In two weeks, SB 1248, as amended, introduced by Senators Grimes and Glazer, the California Partnership for Long-Term Care program will be submitted to the governor’s office for approval.
Indicators show no opposition from either party and full support from the following organizations:
- Association of California Life and Health Insurance Companies
- California Association of Health Underwriters
- California Health Advocates, the state’s leading consumer group
- National Association of Insurance and Financial Advisors of California
- California Long-Term Care Insurance Services and
- Senior Insurance Training Services
The Governor will have up to thirty days to sign the bill, with an effective date of January 1, 2019. However, as soon as the bill is signed, the various approved LTC Insurance carriers can begin the process of filing new or existing products for approval prior to January 1, 2019. (I’ll explain here shortly)
As many of you may recall, I’ve been writing about the demise of California Partnership since the second quarter of 2012 when John Hancock reintroduced its new California Partnership product in March 2012 with a 300% premium load for the mandatory 5% compound inflation feature for any individual under the age of 70, thus making the product completely unaffordable for the target market.
This ultimately led to its withdrawal from the program in 2013. Based on that reality, John Hancock, Bankers Life and Met Life all withdrew from the program that same year, followed by New York Life in 2014. As of today, Genworth is the only approved actual California Partnership company (other than CALPERS), but based on his rate assumptions, like John Hancock they have priced 5% compound inflation out of the market.
In January 2015, I wrote a scathing email regarding the demise of the program to a group of elected officials of which one responded and asked me to follow up with a letter highlighting what I felt were the key issues leading to the program’s demise. The following represents a brief overview from my May 18, 2015 letter.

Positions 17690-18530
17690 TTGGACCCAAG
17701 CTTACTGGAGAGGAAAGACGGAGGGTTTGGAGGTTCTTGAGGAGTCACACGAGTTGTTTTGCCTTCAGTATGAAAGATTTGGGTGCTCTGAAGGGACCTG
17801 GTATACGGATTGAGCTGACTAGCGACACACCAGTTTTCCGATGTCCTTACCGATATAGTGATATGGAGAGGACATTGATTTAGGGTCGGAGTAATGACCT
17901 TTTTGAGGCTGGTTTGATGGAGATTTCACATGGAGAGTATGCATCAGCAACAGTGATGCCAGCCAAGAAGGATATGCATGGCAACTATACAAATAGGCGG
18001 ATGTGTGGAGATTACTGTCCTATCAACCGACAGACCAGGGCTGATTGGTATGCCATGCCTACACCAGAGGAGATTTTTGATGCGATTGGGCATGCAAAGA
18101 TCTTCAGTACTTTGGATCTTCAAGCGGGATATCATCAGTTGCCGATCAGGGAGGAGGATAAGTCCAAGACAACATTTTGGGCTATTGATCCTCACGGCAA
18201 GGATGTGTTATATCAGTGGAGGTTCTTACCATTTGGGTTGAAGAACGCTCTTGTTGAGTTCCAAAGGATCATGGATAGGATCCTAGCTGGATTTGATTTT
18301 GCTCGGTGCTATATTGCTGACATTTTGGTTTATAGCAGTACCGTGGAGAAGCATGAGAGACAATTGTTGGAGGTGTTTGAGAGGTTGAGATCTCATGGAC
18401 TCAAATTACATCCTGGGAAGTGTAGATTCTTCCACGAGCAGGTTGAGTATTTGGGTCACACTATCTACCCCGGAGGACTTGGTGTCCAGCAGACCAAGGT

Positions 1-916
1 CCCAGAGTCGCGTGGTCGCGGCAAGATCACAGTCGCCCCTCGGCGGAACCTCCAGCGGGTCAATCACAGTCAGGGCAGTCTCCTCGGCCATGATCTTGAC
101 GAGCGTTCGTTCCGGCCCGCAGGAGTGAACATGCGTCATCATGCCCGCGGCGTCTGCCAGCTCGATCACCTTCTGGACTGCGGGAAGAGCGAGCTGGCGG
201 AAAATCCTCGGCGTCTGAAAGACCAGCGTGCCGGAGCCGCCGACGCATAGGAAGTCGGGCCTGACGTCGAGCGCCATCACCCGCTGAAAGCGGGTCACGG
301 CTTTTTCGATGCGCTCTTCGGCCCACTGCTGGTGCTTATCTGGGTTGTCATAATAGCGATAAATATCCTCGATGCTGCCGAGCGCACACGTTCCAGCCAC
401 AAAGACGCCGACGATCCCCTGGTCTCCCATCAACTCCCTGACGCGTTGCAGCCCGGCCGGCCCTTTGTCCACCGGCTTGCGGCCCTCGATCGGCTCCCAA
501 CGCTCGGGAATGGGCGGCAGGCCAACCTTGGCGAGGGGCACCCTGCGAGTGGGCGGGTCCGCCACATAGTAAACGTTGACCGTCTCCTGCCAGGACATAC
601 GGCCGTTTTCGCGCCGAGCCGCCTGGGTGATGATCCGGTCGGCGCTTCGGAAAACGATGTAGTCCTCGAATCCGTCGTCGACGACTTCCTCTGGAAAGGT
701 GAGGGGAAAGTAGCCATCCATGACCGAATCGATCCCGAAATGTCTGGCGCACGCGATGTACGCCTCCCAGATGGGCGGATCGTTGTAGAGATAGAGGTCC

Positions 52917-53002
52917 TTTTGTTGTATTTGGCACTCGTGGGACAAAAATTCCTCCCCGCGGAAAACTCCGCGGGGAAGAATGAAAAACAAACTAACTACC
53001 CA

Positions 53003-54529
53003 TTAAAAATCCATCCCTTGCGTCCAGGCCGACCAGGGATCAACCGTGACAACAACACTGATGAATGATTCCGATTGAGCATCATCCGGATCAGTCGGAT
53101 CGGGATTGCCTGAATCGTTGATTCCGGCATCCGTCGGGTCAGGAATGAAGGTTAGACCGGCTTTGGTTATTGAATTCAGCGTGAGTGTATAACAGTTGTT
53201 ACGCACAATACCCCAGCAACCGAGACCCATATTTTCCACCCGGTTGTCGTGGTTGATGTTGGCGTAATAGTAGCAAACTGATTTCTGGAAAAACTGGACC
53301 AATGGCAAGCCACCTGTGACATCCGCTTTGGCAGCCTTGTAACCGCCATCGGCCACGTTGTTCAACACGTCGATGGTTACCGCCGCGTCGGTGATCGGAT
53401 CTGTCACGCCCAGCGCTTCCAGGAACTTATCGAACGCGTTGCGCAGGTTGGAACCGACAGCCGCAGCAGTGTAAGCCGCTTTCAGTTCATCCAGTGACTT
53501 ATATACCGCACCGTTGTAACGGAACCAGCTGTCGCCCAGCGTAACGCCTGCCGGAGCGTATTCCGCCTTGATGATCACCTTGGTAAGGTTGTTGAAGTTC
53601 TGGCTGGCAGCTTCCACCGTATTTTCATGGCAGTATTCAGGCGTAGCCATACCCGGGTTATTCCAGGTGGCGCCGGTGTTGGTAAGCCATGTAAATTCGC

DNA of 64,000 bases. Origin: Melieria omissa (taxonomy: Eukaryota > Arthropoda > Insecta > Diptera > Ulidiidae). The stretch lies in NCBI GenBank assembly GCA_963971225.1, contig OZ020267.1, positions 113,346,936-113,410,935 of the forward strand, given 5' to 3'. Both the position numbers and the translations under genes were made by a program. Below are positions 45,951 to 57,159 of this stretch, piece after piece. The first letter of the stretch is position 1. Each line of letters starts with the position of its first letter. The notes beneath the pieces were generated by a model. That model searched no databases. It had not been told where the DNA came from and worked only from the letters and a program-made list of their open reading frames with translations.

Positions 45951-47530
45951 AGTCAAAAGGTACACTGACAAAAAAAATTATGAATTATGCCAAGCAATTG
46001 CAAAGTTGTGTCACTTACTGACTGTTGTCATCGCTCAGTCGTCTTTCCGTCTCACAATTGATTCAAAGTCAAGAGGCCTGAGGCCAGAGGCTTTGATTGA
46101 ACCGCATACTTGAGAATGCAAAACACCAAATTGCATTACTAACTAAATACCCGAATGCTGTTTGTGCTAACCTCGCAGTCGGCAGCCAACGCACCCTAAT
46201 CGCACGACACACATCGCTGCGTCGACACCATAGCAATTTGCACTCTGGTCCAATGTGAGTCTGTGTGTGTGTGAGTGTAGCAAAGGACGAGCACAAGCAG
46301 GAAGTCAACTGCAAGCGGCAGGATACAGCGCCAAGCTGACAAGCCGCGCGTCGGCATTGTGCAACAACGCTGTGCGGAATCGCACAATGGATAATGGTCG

Ladies and Gentlemen:
Since last fall, I have had many conversations with various state officials and staff regarding the current and future viability of the California Partnership Program.
My hope with this correspondence is to address many of the questions and concerns that have been expressed and to help set a course of action that will once again bring the state’s partnership program back to a position of strength and serving California’s rapidly growing senior population.
Here are the key issues as I see them:
- Modification of the mandatory 5% compound inflation requirement
- New and or improved product innovations
- Expansion of new and existing partners in the program
- Timely product review and approval
- Reciprocity between the 43 actual partnership States
- Implementation of the Deficit Reduction Act (2006) and California SB 48
- Inflation conversion guidelines regarding existing partnership policies.
On March 17, 2015, the Partnership conducted an Agent Advisory meeting to address the current issues surrounding the program.
After reviewing the quarterly production report for the 2nd quarter of 2014, the Partnership revealed that since the 2nd quarter 2013, Partnership policies issued had dropped by over 95% from an all-time high of 16,146 in partnership policies in calendar year 2002 to only 836 new policies were issued from July 2013 through June 2014. Only 8 (eight!) new policies were issued for the entire year of 2017.